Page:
Clothing of the Isle of the Four Winds
Clothing of the Isle of the Four Winds is an Official GemStone IV Document, and it is protected from editing.
Clothing of the Isle of the Four Winds
Surrounded by a ring of mist and protected by obsidian teeth, the Isle of the Four Winds has blossomed from a small community to a tropical culture of vibrancy and character. While most of the known world has four seasons, the isle has two. Their balmy season lasts from about the 15th of Jastatos to the 2nd of Fashnos, while their humid season is much longer. Sprinkled between are various monsoon cycles, though for the most part the island is blessed with a rather calm and forgiving weather pattern. Given the uniqueness of its weather, is it any wonder that the denizens that live in Mist Harbor have developed their own clothing style? Borrowed from the many cultures and races of Elanthia, this style has grown to be widely accepted by nearly all of the locals.
Fabrics of the Island
Casual wear upon the island consists of flowing garments that allow for breathing. Chainsil, cambric, and cotton are preferred for day to day wear all year round, though thin linens and watered silks of a fine weave are also acceptable. In contrast, the fabrics preferred for formal wear are those that hold jeweled tones. Organza and dupoini silk are favored because of their ability to maintain a crispness and brilliant sheen. Also enjoyed are ramie, grown and fabricated from a local plant, and taffeta, which also holds a lovely metallic sheen.
Day to day activity requires casual attire that is free-flowing and easy to maneuver in. Due to the extreme humidity, the lighter the garment the better, as such, women frequently will wear single-layered tunics of lightweight materials that breathe. The necks are open, and the sleeves are long but cuff-less to allow air to move up them. The skirts are also long, worn to the ankle, and of two layers. Both layers are light, with the under layer being of a solid, absorbent material, while the other is patterned with either geometric or floral designs and of a translucent material that allows the underskirt's color to show through. A sash at the waist is designed to be multi-folded to hold a small amount of trade tools, while also being able to be worn when the sun goes down and the winds roll in off the sea.
Formal wear is an extreme contrast of jeweled tones and elegant lines. Borrowed from the aelotoi, the ladies of the island have adopted the use of the saephua for formal occasions. Not only does the garment show off the contours of the feminine form in a pleasing fashion, it also allows the body to remain cool in the humid weather. Serwals, long bloused pants with bound ankle-cuffs, are embroidered with heavy designs, but are loose enough to again provide for the free movement of air across the legs. No belt is worn with this garment, but a saewehni, much like a cross body sash, is worn from right shoulder to left hip. This panel is usually heavily embroidered and of three folded layers; this is a functional design that allows the garment to be used in cooler weathers as a type of wrap.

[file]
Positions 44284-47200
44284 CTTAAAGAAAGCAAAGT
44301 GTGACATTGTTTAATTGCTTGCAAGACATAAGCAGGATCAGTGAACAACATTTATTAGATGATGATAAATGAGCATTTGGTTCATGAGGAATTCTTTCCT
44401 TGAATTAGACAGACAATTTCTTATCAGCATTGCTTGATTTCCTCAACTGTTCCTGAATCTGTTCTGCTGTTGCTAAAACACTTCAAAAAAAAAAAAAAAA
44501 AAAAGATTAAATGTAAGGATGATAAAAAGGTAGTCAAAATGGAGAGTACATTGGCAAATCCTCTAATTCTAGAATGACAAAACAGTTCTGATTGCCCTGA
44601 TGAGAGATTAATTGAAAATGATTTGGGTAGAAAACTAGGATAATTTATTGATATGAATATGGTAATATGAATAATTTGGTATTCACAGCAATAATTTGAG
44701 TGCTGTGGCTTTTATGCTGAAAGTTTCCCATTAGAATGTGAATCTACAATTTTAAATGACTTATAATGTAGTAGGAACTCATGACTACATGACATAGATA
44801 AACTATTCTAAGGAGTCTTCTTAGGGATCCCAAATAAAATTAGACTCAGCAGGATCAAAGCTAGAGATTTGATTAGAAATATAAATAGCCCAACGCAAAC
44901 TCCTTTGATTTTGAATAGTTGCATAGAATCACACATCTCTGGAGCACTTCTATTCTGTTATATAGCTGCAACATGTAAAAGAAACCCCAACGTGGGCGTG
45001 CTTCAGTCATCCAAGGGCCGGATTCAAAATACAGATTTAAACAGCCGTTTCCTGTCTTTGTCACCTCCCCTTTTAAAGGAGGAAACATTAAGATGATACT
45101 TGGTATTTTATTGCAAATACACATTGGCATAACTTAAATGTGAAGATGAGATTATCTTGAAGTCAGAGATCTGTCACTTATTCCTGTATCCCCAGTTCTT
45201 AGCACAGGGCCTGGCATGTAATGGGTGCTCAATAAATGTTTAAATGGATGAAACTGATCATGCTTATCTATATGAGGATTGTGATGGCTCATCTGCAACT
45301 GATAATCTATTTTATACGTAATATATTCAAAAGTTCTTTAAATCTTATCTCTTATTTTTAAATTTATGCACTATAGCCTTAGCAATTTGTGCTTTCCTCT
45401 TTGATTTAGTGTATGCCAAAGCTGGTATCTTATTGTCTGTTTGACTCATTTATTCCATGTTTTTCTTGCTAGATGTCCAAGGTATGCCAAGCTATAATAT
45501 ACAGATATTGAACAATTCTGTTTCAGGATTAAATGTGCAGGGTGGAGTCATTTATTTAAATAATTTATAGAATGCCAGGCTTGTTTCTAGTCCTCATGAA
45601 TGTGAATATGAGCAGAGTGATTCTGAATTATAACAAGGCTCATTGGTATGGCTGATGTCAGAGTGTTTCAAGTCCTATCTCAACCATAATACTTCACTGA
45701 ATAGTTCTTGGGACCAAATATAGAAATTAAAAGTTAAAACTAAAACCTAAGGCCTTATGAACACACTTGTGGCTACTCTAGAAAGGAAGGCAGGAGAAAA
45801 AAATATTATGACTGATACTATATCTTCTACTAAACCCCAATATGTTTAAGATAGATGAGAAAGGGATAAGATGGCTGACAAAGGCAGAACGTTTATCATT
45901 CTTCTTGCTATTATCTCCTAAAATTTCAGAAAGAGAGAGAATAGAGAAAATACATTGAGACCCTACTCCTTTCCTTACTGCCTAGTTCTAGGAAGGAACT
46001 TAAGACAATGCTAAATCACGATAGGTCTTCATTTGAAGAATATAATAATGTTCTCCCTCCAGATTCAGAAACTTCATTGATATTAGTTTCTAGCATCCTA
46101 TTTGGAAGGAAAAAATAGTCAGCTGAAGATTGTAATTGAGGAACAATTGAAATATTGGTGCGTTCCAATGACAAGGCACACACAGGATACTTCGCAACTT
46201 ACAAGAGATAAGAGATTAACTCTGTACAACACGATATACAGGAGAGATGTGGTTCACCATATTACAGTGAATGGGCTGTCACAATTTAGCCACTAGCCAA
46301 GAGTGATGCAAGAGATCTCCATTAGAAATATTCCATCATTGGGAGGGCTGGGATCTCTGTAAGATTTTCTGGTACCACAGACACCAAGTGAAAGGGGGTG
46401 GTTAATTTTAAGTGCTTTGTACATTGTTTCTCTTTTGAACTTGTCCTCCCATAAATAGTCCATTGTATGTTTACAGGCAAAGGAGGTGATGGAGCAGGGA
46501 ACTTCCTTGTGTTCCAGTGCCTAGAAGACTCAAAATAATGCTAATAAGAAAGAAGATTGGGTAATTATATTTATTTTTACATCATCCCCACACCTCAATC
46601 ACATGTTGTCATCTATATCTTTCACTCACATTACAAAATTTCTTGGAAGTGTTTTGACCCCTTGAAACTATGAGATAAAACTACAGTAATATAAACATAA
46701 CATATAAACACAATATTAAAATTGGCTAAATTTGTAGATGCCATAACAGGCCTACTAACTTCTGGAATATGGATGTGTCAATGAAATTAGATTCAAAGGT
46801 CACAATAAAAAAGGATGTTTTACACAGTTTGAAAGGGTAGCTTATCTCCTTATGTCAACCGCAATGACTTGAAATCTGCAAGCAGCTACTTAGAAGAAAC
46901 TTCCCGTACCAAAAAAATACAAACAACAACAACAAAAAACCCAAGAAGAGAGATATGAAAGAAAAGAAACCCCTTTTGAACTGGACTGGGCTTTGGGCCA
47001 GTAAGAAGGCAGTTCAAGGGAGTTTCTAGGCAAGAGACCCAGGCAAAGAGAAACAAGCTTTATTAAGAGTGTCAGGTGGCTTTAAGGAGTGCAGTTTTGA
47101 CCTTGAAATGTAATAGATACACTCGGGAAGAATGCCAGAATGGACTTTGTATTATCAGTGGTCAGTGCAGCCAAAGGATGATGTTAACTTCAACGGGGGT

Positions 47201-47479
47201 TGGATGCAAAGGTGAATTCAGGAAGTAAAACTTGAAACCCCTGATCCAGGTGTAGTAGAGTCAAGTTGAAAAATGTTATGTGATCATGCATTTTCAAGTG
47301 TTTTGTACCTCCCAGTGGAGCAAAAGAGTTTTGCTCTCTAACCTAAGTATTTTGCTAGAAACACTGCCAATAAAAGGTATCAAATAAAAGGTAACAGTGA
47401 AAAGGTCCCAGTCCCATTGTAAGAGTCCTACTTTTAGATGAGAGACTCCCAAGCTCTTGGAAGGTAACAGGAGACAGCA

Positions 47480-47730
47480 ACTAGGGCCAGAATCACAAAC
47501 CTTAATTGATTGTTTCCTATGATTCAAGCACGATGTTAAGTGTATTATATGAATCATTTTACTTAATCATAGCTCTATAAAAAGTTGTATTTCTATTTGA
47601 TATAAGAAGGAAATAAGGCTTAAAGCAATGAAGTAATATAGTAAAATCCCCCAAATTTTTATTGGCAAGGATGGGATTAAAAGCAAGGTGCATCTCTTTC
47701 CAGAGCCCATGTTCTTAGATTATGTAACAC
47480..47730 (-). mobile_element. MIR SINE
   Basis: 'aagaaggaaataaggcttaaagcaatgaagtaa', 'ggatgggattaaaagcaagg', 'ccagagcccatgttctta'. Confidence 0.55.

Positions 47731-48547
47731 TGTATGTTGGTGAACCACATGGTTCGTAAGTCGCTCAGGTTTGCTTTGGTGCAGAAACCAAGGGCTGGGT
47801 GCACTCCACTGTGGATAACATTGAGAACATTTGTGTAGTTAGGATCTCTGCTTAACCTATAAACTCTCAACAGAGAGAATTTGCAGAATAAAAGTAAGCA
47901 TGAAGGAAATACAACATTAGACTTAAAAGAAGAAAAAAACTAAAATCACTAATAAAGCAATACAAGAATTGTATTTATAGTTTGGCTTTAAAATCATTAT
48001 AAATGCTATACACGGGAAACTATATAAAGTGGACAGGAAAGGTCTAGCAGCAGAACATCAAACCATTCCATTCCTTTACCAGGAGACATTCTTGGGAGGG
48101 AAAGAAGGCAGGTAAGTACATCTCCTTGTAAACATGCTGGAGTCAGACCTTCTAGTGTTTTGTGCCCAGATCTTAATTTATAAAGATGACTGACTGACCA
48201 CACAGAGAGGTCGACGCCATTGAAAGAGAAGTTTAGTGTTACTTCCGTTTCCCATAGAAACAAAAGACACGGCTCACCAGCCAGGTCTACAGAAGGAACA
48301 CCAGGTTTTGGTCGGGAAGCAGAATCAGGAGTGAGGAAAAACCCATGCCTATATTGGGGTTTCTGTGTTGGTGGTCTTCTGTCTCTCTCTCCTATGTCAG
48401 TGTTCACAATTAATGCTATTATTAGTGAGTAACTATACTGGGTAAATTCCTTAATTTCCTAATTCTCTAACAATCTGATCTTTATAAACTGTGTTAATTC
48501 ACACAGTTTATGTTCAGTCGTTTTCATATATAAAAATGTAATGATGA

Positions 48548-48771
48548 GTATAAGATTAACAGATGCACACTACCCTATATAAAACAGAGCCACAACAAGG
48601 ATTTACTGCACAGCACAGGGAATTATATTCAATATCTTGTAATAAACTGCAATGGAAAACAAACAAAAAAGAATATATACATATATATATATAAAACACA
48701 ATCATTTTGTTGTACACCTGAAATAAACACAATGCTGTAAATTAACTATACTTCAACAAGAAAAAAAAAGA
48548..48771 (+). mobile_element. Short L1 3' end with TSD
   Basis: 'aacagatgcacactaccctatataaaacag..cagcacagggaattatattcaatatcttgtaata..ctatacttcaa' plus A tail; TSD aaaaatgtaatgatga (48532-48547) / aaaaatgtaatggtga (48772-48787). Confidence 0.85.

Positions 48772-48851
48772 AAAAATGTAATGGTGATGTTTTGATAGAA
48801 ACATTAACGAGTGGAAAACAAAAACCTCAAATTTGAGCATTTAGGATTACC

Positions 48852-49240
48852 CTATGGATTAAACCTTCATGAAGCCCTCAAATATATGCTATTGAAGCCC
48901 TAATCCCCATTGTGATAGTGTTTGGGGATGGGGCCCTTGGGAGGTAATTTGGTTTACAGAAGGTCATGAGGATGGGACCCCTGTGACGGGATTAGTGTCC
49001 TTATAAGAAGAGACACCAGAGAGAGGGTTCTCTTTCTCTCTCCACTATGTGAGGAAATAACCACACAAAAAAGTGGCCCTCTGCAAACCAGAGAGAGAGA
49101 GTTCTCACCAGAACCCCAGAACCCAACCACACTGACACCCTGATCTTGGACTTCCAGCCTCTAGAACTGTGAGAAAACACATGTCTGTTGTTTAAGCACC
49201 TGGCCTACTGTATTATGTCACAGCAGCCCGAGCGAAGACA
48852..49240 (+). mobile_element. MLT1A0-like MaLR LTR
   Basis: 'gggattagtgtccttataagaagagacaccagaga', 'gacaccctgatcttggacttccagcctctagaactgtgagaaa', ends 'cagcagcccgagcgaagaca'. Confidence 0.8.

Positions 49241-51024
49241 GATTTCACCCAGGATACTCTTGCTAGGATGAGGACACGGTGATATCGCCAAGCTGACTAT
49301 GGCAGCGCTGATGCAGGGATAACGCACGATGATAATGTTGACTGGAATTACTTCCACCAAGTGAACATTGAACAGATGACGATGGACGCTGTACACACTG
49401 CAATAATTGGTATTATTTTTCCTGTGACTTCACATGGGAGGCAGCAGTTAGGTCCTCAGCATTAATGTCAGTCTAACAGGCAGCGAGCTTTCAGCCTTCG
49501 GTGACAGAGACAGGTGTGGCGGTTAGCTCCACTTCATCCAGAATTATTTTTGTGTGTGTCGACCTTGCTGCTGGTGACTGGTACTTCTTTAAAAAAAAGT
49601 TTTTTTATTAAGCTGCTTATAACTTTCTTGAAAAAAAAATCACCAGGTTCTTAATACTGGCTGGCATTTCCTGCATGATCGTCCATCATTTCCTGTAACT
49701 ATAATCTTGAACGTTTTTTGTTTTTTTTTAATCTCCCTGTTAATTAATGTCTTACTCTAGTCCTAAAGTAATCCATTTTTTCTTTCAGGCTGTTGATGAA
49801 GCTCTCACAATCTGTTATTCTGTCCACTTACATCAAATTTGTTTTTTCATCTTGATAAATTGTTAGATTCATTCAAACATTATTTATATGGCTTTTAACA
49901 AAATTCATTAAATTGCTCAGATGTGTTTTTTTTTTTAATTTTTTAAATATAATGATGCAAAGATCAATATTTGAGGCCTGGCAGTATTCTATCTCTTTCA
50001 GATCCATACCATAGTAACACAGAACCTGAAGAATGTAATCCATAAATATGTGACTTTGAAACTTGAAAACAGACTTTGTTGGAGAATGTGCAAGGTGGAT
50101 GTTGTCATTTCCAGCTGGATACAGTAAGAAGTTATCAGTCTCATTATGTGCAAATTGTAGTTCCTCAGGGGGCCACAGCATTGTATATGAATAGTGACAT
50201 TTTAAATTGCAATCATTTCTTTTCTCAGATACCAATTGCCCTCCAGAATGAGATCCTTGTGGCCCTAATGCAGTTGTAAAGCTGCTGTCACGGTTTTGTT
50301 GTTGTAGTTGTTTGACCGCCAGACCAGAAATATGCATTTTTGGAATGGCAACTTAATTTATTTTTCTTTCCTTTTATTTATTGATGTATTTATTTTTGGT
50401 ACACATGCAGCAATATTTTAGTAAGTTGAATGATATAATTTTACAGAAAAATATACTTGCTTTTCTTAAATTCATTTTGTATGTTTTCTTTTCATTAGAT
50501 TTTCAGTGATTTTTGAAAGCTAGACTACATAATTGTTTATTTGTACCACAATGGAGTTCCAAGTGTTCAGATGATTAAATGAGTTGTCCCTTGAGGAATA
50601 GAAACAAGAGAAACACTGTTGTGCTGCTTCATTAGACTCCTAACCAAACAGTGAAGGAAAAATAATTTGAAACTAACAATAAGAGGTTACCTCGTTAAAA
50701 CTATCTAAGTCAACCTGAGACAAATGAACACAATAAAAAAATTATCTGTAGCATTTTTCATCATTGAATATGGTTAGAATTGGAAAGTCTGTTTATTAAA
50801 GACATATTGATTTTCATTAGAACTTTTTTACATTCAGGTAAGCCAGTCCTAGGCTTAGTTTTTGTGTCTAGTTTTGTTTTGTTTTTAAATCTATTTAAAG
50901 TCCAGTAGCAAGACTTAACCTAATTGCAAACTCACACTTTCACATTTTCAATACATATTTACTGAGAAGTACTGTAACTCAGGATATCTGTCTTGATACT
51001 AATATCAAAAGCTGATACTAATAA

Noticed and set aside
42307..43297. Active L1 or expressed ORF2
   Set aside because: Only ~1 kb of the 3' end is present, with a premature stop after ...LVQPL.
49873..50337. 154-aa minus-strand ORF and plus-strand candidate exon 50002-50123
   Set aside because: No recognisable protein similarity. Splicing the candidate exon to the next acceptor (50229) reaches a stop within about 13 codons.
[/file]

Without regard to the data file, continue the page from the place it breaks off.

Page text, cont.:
The male garments of the island are not very different from those of the female garments. Open tunics, with wide sleeves, are preferred for the casual daytime and are usually complimented by loose pantaloons. Sashes similar to those of the females are worn, though the males prefer them to be thinner and only single layered. These sashes do not turn into shawls as the females' do, but instead are knotted and allowed to fall free at the hip. When the weather grows chilly, the gentlemen of the island prefer loose-weave sweaters of a light cotton material.
Also favoring jeweled or metallic tones, the formal wear among the males consists of a wide-shouldered vest that is left open to bare the chest. Serwals are also favored by the males, though the banding at the ankle is much broader and more heavily embroidered. While the females prefer their cross-body saewehni, the men prefer thick, knotted sashes of complementing fabrics that are lined with thick pockets. Open-necked sweaters are once again added to the garment under cooler conditions, though most men forgo them or will share them with their female companions as the need warrants.
Whether casual or formal, sandals are the constant footwear of the island. Many prefer the kind of sandal that can wrap about the calf when performing work or daily tasks, while others enjoy the kinds that are without ties.
In Mist Harbor’s earlier days, the local adornment consisted of those gemstones that were brought to the island, but more and more of the adornments are transitioning to those of local findings. There have even been instances where locals have been able to separate themselves from guests by which gems are worn as complementing pieces.
Heavy bracelets, wristcuffs, and bangles are favored by both sexes and are usually crafted of cocobolo, zebrawood, teak, and rosewood. Men favor pectorals displaying local birds of prey and torcs fashioned in the image of exotic animals, while women prefer no neck adornments at all. They instead prefer to have local artists paint them them with metallic-accented henna wrought in the image of local flower-laden vines. Similarly, women will also, while in their formal garments, wear belly jewels* (of the non-piercing variety) and decorate their stomachs with henna that complements the jewel of choice.
A note on the belly gem: Mist Harbor Society treats belly gems similarly to the way that the Human Empire treats spurs or the way that the Elven Nations treats Crest Gems. The Merchant Council gifts them to specific individuals that have proven themselves and has them enchanted with the special ability that allows them to remain in place.